For a future film critic coming of age in the 1970s and 1980s, there were two dominant voices vying for space in one’s head – first to be imitated and then, if one had any hope of being original, to be banished.

It’s still a struggle to stop wanting to channel the flinty, knowing voice with which Pauline Kael launched her weekly mash notes or eviscerations in The New Yorker. But it’s the temperament of Roger Ebert – who died Thursday at the age of 70 – that remains his most profound legacy. He made deserved history as the first movie critic to win the Pulitzer Prize for criticism, finally making a space for the “seventh art” alongside classical music, ballet and theater. As the anti-Kael, his writing was accessible, un-bullying and, above all, empowering. In his reviews for the Chicago Sun-Times and later on “Siskel & Ebert at the Movies,” he made all his readers and viewers feel that they, too, could be film critics — not just because they had a thumb that could go up or down, but because his voice was their voice — not the pronouncements of an Olympian, gimlet-eyed intellectual.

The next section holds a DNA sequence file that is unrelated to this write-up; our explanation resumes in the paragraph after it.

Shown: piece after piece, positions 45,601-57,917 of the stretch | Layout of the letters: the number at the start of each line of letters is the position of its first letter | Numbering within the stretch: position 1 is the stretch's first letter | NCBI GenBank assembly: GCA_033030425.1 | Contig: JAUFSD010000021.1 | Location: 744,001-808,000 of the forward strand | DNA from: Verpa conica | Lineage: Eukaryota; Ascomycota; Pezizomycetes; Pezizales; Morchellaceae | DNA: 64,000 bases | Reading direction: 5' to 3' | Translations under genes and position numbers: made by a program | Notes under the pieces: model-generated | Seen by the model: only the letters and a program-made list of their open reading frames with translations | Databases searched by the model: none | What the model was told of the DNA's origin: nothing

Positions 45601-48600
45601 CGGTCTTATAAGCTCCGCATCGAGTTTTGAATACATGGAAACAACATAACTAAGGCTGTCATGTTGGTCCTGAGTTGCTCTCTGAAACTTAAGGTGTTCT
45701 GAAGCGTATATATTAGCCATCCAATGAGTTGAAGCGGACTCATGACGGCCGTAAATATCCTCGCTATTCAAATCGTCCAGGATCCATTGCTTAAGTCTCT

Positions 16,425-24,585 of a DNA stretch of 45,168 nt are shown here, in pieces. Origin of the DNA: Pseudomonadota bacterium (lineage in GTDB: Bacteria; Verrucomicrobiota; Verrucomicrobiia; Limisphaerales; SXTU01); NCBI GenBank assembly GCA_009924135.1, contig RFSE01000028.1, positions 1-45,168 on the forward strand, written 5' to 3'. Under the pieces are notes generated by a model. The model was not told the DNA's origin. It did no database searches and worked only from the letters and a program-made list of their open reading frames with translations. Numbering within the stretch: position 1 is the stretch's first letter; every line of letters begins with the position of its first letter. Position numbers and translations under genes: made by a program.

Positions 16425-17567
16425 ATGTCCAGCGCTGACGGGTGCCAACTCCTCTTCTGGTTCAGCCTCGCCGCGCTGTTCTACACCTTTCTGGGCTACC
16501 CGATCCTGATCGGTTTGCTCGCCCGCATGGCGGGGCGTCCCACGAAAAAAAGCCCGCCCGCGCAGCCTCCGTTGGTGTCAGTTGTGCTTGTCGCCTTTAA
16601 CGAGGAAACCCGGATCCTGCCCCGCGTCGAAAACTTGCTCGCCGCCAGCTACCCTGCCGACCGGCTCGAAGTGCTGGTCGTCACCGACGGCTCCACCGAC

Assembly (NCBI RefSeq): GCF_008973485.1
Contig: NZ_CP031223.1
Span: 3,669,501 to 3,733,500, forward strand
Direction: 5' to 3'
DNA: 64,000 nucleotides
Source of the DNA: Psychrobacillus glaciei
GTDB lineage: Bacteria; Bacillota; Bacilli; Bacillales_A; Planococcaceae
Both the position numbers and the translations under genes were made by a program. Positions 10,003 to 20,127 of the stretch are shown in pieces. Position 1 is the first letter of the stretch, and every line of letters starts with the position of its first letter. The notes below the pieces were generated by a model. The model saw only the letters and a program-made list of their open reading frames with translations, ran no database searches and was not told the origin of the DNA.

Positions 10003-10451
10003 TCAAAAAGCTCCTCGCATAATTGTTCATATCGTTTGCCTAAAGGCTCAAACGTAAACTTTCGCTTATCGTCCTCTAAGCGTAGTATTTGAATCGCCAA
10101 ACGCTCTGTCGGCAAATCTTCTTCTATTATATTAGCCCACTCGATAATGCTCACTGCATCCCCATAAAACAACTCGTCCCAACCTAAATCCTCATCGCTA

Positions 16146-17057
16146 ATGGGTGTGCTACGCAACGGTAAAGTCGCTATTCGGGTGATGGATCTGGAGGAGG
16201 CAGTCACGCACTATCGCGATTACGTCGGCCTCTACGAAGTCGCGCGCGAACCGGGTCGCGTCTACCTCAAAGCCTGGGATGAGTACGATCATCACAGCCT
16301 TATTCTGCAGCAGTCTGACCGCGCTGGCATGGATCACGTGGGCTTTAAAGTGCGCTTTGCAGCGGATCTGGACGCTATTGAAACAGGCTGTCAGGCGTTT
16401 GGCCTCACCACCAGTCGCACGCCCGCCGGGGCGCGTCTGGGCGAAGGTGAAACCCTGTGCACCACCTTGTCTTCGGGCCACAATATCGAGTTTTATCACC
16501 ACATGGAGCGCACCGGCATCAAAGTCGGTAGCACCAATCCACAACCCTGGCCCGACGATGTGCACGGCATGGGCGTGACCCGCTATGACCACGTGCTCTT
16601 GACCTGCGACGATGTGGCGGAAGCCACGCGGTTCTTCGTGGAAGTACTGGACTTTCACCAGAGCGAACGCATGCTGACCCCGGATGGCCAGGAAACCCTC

If Ebert’s style reflected his meat-and-potatoes Midwestern roots, his temperament was floridly, unapologetically expansive, his passion for all things cinematic meshing inextricably with an abiding compassion and humanism. As technological changes threatened to make his career obsolete – as all those would-be Siskels and Eberts started writing their own reviews on Facebook and Twitter – Ebert didn’t waste time inveighing against the means of his extinction. Instead he embraced them, becoming a prolific, thoughtful, indomitable presence on the Web, churning out essays, ephemera, political diatribes – and, yes, movie reviews – with the energy and enthusiasm of a Millennial who’d just gotten his first iPhone.

Film critic Roger Ebert accepts the ShoWest Career Achievement in Film Journalism Award in 2009. (Ethan Miller/Getty Images)

Earlier today, a colleague asked me if much had changed since I began writing film reviews 20 years ago. I said no — there are still wonderful movies being made that I can’t wait to tell people about. But now, I’d say yes: Roger Ebert isn’t around anymore to fall in love with a movie, shout it from the rooftops and show the rest of us how it’s done.